Click here to watch the TEDTalk that inspired this post.
It's true that babies know more than psychologists believed a century ago. However, I doubt kids know as much as Alison Gopnik claims they do. For that matter, most adults are no great shakes in the logic department.
Kids are pretty good at solving the kinds of simple problems Gopnik presents in her experiments. However, these are the same kids who have no problem believing Santa manages to fly around to billions of homes on one Christmas eve, or that trees can talk, or that stuffed animals have human personalities.
Adults, for their part, have a long history of rather lamentable logical mistakes. We're especially prone to confusing correlation and causation. That's what has led us, at various times in various places, to engage in animal and human sacrifices, burn witches, and blame vulnerable minorities for causing the crops to fail or diseases to spread. It's only in the past 500 years, with the rise and spread of scientific thinking, that we've learned to avoid some of these mistakes, but even now, most of us engage in magical thinking of one kind or another. That's what keeps people believing in "lucky" numbers and colors, and in angels and demons, as well as going to casinos and buying lottery tickets.
Dr. Gopnik also exaggerates the "evolutionary" division between childhood and adulthood, with childhood as a time of preparation and learning and adulthood a time for work. In most human cultures until quite recently, and even today in many, kids begin contributing work to their families from early childhood onward -- fetching water, collecting firewood, helping with meal preparation, taking care of younger children. That we rely little on kids' work today in developed countries is not "evolutionary," but due to economic and technological changes that make us less in need of their labor and make them more in need of school-based learning in order to prepare for adult jobs. As I've proposed in my articles and books, we've even added a life stage of "emerging adulthood" in between adolescence and young adulthood, to allow people like Dr. Gopnik's 23-year-old son to take their time not just to find work but to find something they really want to do. That's a luxury we can afford in developed countries, because we don't need their labor in order to survive. But it doesn't have anything to do with evolution.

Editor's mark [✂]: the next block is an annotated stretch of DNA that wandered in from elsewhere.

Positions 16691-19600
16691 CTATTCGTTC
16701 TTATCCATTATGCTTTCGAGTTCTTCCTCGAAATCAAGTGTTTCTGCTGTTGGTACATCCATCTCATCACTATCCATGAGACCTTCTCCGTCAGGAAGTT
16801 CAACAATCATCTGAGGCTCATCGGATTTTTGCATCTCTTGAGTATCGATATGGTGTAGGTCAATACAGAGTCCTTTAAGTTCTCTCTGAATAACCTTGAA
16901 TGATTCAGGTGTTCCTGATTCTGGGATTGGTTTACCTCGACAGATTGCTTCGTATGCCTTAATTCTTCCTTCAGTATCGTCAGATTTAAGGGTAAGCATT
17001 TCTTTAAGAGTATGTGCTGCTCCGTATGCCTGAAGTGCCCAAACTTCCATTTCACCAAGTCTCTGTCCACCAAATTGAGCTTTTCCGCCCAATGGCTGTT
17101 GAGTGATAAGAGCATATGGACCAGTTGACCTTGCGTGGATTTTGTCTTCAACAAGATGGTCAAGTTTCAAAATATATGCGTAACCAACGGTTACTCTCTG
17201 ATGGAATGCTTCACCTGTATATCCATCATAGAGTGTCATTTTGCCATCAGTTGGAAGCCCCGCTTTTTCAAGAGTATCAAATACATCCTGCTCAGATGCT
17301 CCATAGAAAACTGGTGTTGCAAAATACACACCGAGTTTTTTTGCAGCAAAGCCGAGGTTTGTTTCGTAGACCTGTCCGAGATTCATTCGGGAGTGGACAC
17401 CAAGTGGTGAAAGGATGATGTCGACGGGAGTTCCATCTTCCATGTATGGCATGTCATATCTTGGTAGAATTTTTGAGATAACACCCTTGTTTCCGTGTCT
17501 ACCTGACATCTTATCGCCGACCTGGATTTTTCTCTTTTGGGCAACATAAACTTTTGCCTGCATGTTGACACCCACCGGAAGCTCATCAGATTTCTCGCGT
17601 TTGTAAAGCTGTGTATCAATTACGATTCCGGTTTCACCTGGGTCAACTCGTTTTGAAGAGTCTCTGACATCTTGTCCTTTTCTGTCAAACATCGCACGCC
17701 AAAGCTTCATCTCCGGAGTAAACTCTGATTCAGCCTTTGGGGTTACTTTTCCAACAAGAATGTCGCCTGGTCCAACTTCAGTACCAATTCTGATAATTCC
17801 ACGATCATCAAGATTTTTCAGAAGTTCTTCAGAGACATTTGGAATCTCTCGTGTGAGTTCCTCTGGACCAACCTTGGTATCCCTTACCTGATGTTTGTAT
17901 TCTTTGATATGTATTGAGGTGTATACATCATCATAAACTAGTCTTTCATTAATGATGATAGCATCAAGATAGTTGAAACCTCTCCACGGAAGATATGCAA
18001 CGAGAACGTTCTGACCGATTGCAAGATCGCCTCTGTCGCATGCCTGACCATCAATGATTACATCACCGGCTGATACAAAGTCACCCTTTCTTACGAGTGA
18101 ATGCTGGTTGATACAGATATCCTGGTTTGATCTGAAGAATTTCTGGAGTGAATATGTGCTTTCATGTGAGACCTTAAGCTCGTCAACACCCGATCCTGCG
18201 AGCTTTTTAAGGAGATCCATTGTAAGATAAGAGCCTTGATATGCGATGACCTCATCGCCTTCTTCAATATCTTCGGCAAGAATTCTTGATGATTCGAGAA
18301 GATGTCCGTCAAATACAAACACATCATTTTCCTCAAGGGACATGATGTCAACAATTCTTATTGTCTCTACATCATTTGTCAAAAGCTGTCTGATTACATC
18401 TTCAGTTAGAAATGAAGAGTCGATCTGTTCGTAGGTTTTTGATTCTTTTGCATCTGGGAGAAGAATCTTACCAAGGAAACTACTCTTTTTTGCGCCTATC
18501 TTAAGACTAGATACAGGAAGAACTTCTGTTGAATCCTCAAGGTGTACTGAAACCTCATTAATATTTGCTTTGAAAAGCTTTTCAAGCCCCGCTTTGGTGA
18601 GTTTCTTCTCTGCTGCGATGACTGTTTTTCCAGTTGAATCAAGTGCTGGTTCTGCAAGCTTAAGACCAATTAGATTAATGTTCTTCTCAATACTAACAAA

In general, we should be very careful about attributing the features of human development in the world immediately around us to "evolutionary" influences. The way we live now in developed countries is different than humans have ever lived before. We have fewer children, our children are more likely to survive to adulthood, we're kinder to them, we eat better, we have fewer diseases, it takes us longer to prepare for adult work, we're less likely to die in childbirth, we're more likely to seek intimacy in marriage and fulfillment in work, we live longer... it's a long list. If something in human behavior is truly evolutionary, it should be evident in many cultures and through eons of history. I doubt Dr. Gopnik's assessments of children's "scientific" thinking qualifies, but I think magical thinking does, throughout the lifespan.
Given our species propensity for irrational and magical thinking, it's remarkable that we've been able to develop technologies and a body of scientific knowledge that require us to overcome those tendencies. But the tendencies are still there, in all of us, young and old alike.